The freedom associated with being able to trailer your boat from one location to another opens up virtually unlimited boating opportunities. Unlike dock-bound boaters forced to relegate their boating experience to one particular area, a trailered boat permits you to fish new waters, cruise among new sights, boat-camp in a different environment and waterski calmer waters. You can go to any lake, river or coastal area your heart desires. And then there’s the added convenience of bringing it back home where you can keep it safely stored and tinker on it anytime you want.
Of course, there is more to towing than simply hitching up the trailer and heading down the road. Towing is an art. It involves skill. Yet, it is a challenge that can be mastered easily enough with the proper know-how and a measure of practice. So, if you’re unfamiliar with towing, there’s no reason to feel overwhelmed by it. In fact, if your tow vehicle and trailer are set up properly, you’ll hardly notice any difference between towing and non-towing until you have to back up or maneuver in tight areas.
Before Hitting The Road
Before you take to the road, however, there are some important things you need to consider first. One has to do with weight. Both your tow vehicle and trailer have a Gross Vehicle Weight Rating that represents the total allowable weight its designed to safely carry. On some boat and trailer packages, the boat utilizes most of this weight, leaving little else that can be added. However, because the boat has a lot of room for carrying cargo, it is possible to easily surpass the trailer’s GVWR.
The best way to determine if you are within the proper weight limits is to take your tow vehicle and trailer, fully loaded with passengers and cargo, to a public scale and weigh them separately. If your boat has a large fuel tank you may want to wait and fill it at an on-the-water fuel dock to reduce trailered weight.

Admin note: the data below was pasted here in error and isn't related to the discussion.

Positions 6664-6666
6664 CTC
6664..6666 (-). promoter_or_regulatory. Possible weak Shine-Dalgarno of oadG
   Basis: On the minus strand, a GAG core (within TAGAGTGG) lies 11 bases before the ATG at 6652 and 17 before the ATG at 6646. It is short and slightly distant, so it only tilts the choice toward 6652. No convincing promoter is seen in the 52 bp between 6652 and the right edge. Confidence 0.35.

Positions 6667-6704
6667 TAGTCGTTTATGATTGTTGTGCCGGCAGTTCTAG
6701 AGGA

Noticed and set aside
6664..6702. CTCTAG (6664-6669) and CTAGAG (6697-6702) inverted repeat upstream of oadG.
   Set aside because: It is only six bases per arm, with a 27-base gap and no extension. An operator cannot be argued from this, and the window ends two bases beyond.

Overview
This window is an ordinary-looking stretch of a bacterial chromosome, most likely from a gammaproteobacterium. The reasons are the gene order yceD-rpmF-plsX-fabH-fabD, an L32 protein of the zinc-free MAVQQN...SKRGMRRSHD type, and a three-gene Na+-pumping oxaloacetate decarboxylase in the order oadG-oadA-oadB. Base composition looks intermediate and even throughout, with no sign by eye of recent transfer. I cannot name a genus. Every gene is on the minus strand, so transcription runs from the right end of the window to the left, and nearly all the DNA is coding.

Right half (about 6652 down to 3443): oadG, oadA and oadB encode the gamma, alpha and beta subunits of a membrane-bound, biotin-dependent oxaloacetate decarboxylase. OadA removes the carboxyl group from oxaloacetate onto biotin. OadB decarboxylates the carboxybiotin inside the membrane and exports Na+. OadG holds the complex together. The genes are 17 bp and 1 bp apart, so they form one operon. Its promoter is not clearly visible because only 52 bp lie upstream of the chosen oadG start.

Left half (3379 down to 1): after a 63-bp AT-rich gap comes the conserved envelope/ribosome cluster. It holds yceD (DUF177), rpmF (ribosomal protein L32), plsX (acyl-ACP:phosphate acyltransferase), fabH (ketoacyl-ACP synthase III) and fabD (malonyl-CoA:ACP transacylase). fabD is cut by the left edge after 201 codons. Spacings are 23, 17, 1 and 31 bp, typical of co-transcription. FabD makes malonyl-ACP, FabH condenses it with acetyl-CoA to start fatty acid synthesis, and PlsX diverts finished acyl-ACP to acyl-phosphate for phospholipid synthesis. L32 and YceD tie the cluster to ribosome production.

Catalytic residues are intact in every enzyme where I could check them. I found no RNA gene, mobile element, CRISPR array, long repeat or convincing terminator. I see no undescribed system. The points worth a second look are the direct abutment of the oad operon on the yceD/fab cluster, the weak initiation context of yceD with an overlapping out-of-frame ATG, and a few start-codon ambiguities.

Other weights you should be aware of are Gross Axle Weight Rating, the maximum allowable weight on each axle; Trailer Weight Allowance, the maximum weight the vehicle can safely pull; and Gross Combined Weight Rating, the combined weight of a fully loaded tow vehicle and the total weight of what’s in tow. None of them should be taken for granted.
The TWA rating can vary, depending on whether your tow rig has manual or automatic transmission and if it has four-wheel drive. The GCWR, on the other hand, is determined by engine, transmission and rear axle ratio.
It is also prudent to go through a check list before leaving home. Make sure all the trailer lights work, that the trailer jack is raised and locked in place, and that the trailer is properly hitched to the tow vehicle. Running a bolt through the hitch coupler hole will ensure it won’t pop open and come off the hitchball during a bumpy transit. However, as double insurance crisscross the safety chains so they form a cradle to catch the trailer tongue and keep it from digging into the pavement and flipping over should it come loose. And make sure the trailer’s breakaway cable is connected for added safety. This will automatically activate the trailer brakes if the trailer comes loose from the tow vehicle.
Double check that the boat is setting correctly on the trailer and is adequately strapped to keep it that way. Also check tire pressure (including the spare) and make sure all wheel nuts are tight. If you are driving over bumpy roads or for a long distance, it is good to make periodic inspections of the above along the way.
Alter Your Driving Habits
The added length, width and weight of your boat and trailer need to be compensated for by altering your driving habits when towing. This is especially important when making turns. Because trailers have a tighter turning radius than that of the tow vehicle, you’ll need to make wider than normal turns to avoid running over curbs or clipping parked cars and the like.
You’ll also notice some difference in acceleration, the variance depending on the power of your tow vehicle and the amount of load you’re pulling. Therefore, merging and passing will need to be calculated differently than when you’re not towing. Rather than speeding up to “beat” merging traffic or to quickly pass another vehicle to avoid oncoming traffic, safe towing requires you to exercise more patience.